Showing posts from December, 2013


Dilemma: Life, the living mischievous paradox, one way always imposes upon us the tiring and tear bringing shocks of despondency experienced after departure of futile lifeless excitement, and pain preceded by the unfulfilled strong – misleading desires. While on the other, it rouses a hope, cautious indulgence in which could bestow upon us the mastery over suffering, and lead us to the pinnacle of everlasting bliss, which in turn ends all our sufferings and wanderings. Life, when this paradox is understood, the journey ends, and the search completes. But how to understand it? How to untangle it? Whom to ask? And where to go? It seems to be an unsurmountable mystery, endless search and unanswerable question, and for me and many others, RYI is the junction where mystery starts revealing itself, and thirst starts quenching through the nectar of wisdom poured upon us through living ideals usually revered as Lopon, Khenpo, Rinpoche and many others.
Vipassana to RYI: After I completed my fir…

At home in Boudhanth

For those readers who have never been here, Boudhanath (or Boudha) is hosting one of the world's biggest stupa, an amazing monument; blinding white, compact, it contains Buddhist relics and it takes 5 minutes to circumambulate it ("making kora") —as most local devotees (a mixed crowed of Nepali, Tibetans and even Westerners) use to do daily. It lies about 11 km from the center of Kathmandu.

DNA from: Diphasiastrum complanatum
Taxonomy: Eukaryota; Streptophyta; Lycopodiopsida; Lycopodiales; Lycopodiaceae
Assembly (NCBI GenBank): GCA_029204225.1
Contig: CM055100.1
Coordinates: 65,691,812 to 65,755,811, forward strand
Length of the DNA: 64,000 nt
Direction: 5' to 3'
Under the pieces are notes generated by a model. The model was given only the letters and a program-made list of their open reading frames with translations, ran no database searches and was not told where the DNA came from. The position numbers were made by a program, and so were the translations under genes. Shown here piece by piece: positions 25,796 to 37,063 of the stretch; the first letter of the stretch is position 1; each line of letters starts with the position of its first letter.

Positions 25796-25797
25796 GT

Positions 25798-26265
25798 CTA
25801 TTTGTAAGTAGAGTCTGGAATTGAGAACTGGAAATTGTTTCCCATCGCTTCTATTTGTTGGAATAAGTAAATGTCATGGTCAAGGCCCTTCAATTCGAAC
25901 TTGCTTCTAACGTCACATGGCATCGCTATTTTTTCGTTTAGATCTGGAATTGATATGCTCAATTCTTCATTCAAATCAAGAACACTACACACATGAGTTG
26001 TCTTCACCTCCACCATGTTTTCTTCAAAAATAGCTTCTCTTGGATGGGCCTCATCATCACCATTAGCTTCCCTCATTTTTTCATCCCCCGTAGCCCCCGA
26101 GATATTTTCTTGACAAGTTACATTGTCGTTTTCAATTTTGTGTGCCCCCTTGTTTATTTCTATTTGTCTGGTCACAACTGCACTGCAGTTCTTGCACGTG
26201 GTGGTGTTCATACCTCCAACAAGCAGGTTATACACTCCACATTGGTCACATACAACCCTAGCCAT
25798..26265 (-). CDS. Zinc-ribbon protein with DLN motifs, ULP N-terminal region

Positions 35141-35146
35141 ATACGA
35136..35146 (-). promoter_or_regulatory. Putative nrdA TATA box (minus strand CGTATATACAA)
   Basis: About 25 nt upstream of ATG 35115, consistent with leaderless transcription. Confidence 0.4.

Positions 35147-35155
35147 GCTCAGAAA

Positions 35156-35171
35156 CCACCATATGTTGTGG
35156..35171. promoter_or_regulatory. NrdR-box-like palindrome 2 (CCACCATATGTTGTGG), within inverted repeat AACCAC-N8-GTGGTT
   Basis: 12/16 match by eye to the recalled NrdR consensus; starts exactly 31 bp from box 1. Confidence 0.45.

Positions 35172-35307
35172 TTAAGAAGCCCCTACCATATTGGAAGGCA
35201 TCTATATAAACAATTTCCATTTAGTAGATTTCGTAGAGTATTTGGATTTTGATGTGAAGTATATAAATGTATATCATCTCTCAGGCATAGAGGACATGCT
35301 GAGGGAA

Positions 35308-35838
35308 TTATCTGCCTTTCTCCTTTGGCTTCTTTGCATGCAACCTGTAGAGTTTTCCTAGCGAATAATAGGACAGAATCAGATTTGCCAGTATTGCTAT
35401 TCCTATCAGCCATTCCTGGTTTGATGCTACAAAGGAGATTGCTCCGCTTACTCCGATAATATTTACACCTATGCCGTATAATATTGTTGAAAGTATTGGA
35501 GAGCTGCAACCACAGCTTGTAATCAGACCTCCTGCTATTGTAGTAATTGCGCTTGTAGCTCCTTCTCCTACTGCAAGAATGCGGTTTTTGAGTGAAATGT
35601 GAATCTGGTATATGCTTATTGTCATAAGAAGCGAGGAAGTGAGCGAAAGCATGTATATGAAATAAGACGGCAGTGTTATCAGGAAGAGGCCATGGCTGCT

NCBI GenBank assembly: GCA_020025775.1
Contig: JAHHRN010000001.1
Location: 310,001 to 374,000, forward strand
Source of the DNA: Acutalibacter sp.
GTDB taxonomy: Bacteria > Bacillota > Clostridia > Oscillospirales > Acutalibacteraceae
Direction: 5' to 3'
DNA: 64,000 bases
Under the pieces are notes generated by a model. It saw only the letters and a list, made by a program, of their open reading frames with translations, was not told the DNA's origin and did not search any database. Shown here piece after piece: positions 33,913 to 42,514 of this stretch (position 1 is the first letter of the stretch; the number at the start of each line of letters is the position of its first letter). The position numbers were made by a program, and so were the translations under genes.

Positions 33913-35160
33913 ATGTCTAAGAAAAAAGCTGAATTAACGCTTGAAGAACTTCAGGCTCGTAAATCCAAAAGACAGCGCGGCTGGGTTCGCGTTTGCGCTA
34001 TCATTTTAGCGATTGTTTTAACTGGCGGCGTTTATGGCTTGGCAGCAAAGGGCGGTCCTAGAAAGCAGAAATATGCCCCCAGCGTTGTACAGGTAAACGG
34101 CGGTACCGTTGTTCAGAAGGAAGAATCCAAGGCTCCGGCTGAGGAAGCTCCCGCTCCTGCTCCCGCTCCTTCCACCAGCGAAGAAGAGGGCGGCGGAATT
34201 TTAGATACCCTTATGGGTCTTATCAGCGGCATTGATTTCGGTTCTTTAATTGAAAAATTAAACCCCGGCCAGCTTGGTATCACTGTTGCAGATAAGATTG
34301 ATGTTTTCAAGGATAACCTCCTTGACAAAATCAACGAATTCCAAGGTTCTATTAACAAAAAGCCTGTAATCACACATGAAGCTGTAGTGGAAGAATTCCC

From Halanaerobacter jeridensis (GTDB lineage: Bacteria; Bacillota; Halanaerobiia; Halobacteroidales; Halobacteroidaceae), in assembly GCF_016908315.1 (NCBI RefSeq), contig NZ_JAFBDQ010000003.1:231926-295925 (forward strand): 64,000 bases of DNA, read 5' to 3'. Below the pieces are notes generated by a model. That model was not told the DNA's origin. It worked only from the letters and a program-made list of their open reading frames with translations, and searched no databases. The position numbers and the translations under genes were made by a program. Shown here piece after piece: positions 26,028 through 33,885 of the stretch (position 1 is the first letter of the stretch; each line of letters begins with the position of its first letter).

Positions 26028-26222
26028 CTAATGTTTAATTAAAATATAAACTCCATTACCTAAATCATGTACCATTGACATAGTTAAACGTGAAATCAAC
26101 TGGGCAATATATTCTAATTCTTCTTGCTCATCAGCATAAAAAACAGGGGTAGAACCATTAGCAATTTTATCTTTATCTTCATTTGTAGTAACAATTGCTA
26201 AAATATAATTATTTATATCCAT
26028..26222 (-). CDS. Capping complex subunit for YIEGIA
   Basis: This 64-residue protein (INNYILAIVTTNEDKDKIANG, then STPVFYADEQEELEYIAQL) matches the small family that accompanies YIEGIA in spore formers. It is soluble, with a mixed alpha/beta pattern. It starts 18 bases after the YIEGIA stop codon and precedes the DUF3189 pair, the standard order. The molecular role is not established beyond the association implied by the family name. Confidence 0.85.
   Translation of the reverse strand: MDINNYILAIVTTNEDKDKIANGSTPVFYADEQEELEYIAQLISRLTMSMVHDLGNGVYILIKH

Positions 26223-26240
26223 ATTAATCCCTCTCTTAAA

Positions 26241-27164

The neighborhood grew exponentially in the past 30 years so that what used to be a remote place lost in the fields is now a part of Kathmandu city. But even so, I have this strange impression to travel back in time everyday, during my 10 minutes walk to school. I find myself in a medieval Asian village.  I once had a book of drawings depicting ancient times Japanese craftsmen, sitting on the floor, busy with their task, their body folded in a very peculiar pose. In Boudha, as in the whole Kathmandu valley, they still make metal sculpture with a traditional method called 'repoussé&#…

The Joy and Challenges of Learning Tibetan Language

As I look back at the year that I have spent here at Rangjung Yeshe Institute, perhaps the most enjoyable, yet challenging, aspect of my studies has been learning the Tibetan language. For years I have felt a strong desire to be able to speak, read, and write in the Tibetan language, and from the moment I started studying here a little more than one year ago, I felt an overwhelming sense of joy and heartfelt appreciation for the opportunity that was being afforded to me. The ability to converse with local Tibetans, and to begin to understand the sacred texts written by great masters and the dharma talks that are given is something that has brought an incredible sense of satisfaction into my life.  Although I still have much to learn--and of course the learning never ends--since I have set goals for myself and feel like I have put forth a respectable amount of effort in my studies, I feel like I am making decent progress and that my aspirations are well within reach. While there are man…

Congratulations Cyntia!

Congratulations to Cyntia Font Zorrilla, who successfully defended her MA thesis. The dissertation is entitled: 

A Treasure Revealer’s Inner Life A Study and Translation of Lochen Dharmaśrī’s “Inner” Biography of Chögyal Rigdzin Terdak Lingpa
The thesis supervisor was Dr. Philippe Turenne and the External Reader was Dr. Abraham Zablocki, Agnes Scott College, USA.